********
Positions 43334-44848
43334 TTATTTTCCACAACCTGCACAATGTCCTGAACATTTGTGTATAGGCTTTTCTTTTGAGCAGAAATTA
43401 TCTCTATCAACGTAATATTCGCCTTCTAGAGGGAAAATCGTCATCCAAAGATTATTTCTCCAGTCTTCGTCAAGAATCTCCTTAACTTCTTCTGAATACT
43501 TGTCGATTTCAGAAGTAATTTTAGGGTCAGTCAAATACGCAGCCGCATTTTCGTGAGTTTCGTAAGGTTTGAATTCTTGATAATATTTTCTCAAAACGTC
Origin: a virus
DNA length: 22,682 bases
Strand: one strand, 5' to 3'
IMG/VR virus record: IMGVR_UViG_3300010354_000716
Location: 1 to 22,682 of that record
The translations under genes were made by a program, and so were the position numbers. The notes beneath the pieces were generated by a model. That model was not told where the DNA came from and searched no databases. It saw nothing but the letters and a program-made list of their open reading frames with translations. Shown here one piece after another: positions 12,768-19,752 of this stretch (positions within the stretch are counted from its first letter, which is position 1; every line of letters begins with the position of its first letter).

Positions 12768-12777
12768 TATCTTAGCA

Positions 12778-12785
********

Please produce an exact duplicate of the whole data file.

Positions 43334-44848
43334 TTATTTTCCACAACCTGCACAATGTCCTGAACATTTGTGTATAGGCTTTTCTTTTGAGCAGAAATTA
43401 TCTCTATCAACGTAATATTCGCCTTCTAGAGGGAAAATCGTCATCCAAAGATTATTTCTCCAGTCTTCGTCAAGAATCTCCTTAACTTCTTCTGAATACT
43501 TGTCGATTTCAGAAGTAATTTTAGGGTCAGTCAAATACGCAGCCGCATTTTCGTGAGTTTCGTAAGGTTTGAATTCTTGATAATATTTTCTCAAAACGTC
Origin: a virus
DNA length: 22,682 bases
Strand: one strand, 5' to 3'
IMG/VR virus record: IMGVR_UViG_3300010354_000716
Location: 1 to 22,682 of that record
The translations under genes were made by a program, and so were the position numbers. The notes beneath the pieces were generated by a model. That model was not told where the DNA came from and searched no databases. It saw nothing but the letters and a program-made list of their open reading frames with translations. Shown here one piece after another: positions 12,768-19,752 of this stretch (positions within the stretch are counted from its first letter, which is position 1; every line of letters begins with the position of its first letter).

Positions 12768-12777
12768 TATCTTAGCA

Positions 12778-12785